A First Timers' Guide to Planning an African Safari

A First Timers' Guide to Planning an African Safari

One of the biggest travel trends for next year is going off-grid, and according to Google trend data, searches for “luxury safari” have risen by an enormous 4,100% in the last month. Whether you’re looking for the family trip of a lifetime, or an adventurous honeymoon, the experts at Go2Africa reveal their top tips for planning the perfect safari for 2023.

When to go

With an African safari, timing is everything. The high and low seasons provide very different experiences, and there are pros and cons to each; you need to decide what you want to see when you're working out when you'd like to travel.

High/peak season

The peak season is winter in Africa, which begins around May and ends in about September/October. The weather is cooler and drier, and it’s easier to see animals due to there being less vegetation. There is a fair amount of predator action when lions, leopards, hyenas, and cheetahs take advantage of animals like zebras, antelope and wildebeest being weaker from lack of grazing.

Winter is the best time to do a multi-day walking safari, as the cooler days will be less exhausting, and the lack of rain will mean it's not so muddy. If you want to climb Mount Kilimanjaro in Tanzania, it's easier and more stable in winter. Make sure you go to Victoria Falls in the early half of the high season, when the water levels are still fairly high, as the lack of rains will often dry up the Falls by October.

Low/green season

The low season runs from about November to April, and most of Africa will experience spring and summer rain, meaning lots of water and food for the animals. The rain isn't constant or monsoon-like though, and clouds usually build up during the day and break in late afternoon with spectacular showers and thunderstorms in the evenings. The weather is much hotter and more humid, and there will be a lot of more insects than in the high season.

With the rains comes thicker vegetation, which does make animals more difficult to see, except in East Africa where game viewing is great all round due to flat and open landscapes. The animals you do get to see will include newborns – which you wouldn’t see in high season - and migratory birds as well as endemic species.

Where to go

For first timers looking for Big 5 sightings - lion, elephant, rhino, buffalo, and leopard - Tanzania's Ngorongoro Crater or private Kruger reserves like the Sabi Sands which deliver virtually faultless Big 5 safaris where you're more than likely to tick off each of the Big 5 after a couple of game drives. South Africa, Botswana, Tanzania, and Kenya are perfect for the family trip of a lifetime.

For a romantic safari honeymoon, Kruger Park combines the perfect safari and white sand beaches for luxurious relaxation. East Africa's most romantic destinations will tick off plenty of bucket list experiences, like gorilla trekking in Rwanda, or a hot air balloon over Kenya's Masai Mara.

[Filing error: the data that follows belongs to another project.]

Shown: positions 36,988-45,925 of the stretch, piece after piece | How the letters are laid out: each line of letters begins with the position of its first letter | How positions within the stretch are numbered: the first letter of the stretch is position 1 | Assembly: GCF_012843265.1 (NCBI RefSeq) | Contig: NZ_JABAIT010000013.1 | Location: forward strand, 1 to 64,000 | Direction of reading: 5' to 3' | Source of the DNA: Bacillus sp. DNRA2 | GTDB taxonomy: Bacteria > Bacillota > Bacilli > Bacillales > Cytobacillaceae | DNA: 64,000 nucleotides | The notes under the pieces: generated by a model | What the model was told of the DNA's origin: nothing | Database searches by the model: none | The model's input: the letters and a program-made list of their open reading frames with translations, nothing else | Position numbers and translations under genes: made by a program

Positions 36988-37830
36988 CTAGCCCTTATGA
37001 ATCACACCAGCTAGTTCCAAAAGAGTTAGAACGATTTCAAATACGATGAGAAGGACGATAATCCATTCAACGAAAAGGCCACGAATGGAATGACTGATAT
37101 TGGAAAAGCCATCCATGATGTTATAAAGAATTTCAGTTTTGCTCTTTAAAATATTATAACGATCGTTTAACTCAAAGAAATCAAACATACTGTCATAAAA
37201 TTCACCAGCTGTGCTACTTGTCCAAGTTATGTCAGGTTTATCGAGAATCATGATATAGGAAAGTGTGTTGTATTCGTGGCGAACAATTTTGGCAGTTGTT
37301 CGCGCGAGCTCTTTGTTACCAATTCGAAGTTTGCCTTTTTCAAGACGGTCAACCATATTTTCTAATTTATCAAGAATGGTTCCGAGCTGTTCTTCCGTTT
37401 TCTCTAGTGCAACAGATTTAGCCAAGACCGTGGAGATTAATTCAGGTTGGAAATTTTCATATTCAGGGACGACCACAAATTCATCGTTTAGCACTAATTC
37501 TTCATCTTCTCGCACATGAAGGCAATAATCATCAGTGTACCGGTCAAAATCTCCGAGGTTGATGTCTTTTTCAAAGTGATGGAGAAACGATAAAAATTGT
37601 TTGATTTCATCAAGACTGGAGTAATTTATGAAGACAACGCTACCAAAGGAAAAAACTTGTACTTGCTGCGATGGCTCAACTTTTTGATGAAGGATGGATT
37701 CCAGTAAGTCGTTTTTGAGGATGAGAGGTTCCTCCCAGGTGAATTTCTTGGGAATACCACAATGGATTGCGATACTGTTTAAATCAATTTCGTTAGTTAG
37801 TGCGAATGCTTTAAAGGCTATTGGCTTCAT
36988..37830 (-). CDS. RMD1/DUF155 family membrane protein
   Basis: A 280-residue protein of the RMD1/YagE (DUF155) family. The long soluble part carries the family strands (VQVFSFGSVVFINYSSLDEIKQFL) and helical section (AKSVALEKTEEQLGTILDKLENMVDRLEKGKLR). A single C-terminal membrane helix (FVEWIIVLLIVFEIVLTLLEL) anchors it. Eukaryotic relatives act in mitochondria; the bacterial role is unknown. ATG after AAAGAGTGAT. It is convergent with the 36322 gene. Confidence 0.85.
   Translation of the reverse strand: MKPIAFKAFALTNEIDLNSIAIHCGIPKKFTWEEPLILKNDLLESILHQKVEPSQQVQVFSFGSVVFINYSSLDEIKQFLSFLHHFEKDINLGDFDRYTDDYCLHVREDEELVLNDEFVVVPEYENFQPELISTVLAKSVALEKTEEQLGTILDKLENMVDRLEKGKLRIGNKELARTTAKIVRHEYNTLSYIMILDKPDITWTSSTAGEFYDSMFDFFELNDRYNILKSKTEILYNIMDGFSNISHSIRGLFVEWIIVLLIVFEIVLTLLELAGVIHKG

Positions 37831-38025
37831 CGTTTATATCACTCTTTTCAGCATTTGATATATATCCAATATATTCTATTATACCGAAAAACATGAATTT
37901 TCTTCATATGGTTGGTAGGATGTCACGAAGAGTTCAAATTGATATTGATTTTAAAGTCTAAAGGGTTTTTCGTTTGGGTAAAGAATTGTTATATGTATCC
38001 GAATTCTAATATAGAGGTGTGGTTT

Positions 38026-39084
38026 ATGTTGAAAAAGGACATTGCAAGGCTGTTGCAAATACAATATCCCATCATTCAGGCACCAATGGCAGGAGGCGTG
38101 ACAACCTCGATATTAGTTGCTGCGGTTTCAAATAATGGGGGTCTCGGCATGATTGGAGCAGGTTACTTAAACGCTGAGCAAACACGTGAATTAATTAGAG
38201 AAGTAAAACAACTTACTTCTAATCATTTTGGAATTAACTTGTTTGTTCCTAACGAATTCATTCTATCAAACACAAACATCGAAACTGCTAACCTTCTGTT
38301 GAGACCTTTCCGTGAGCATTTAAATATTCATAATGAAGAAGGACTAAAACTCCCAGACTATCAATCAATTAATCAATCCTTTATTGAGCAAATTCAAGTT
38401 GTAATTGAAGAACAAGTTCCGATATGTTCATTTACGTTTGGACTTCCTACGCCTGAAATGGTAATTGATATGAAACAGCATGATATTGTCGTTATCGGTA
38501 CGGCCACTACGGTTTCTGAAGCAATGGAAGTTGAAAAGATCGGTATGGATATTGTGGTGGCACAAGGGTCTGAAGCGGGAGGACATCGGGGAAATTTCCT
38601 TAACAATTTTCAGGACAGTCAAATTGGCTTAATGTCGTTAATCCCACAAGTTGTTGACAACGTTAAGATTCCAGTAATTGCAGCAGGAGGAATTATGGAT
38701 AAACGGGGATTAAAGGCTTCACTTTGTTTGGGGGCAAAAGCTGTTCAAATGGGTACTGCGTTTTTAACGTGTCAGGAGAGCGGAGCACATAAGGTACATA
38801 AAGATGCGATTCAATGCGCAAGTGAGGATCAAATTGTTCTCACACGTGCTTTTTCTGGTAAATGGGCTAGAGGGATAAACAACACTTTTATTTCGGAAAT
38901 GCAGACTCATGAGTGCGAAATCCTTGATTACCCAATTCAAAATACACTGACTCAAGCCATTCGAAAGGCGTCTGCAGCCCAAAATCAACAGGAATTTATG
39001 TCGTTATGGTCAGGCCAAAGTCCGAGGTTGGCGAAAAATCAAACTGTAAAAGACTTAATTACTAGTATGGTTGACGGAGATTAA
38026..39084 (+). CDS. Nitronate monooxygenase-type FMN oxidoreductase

What to pack

The weather is cooler than you might expect in high season, ranging from around 5˚C to 20˚C, and even experiencing frost in some places. Expect cool morning with warm afternoons. Dress in layers for morning game drives, and bring gloves, a scarf, long trousers, a fleece jacket, and closed shoes. But don't forget sunglasses, a hat, and sunscreen, even though it's winter!

In low season, the sun is very intense, and sunglasses, a hat, and sunscreen are a necessity. Cotton clothing in neutral colors like greens, greys, and browns with keep you cool. Bring flipflops to wear around camp, and don't forget your swimsuit. Mosquitoes are more active in the evenings, so pack a pair of long trousers and a long-sleeved shirt to keep them at bay.

Consult your travel clinic about malaria medication regardless of your destination and inform them if you intend to go scuba diving at a beach or island destination to ensure they prescribe the correct prophylactic.

Make sure you've got the correct visas before you travel, and use the country's official website to obtain it, as some other sites may charge you more.

Check what vaccinations you need, and whether you need things like anti-malaria tablets - this will depend on the season and destination.

Learn the safari lingo

Having a basic understanding of safari terms and words is important before you set off, like knowing the difference between a boma and a braai, and knowing your pap from your ugali. Learning some basics, like how to say hello, please and thank you, in local languages and dialects will be really helpful - not to mention polite!

Use the experts

Especially if it's your first safari, speak to experts. Use a tour operator who has first-hand experience and inside information and will be able to get you the best flights and lodges at the best prices. Let them handle the entire trip so you can just go and enjoy the experience without stress. You'll be able to benefit from exclusive access to experiences and they will be able to tailor-make the trip to your specifications.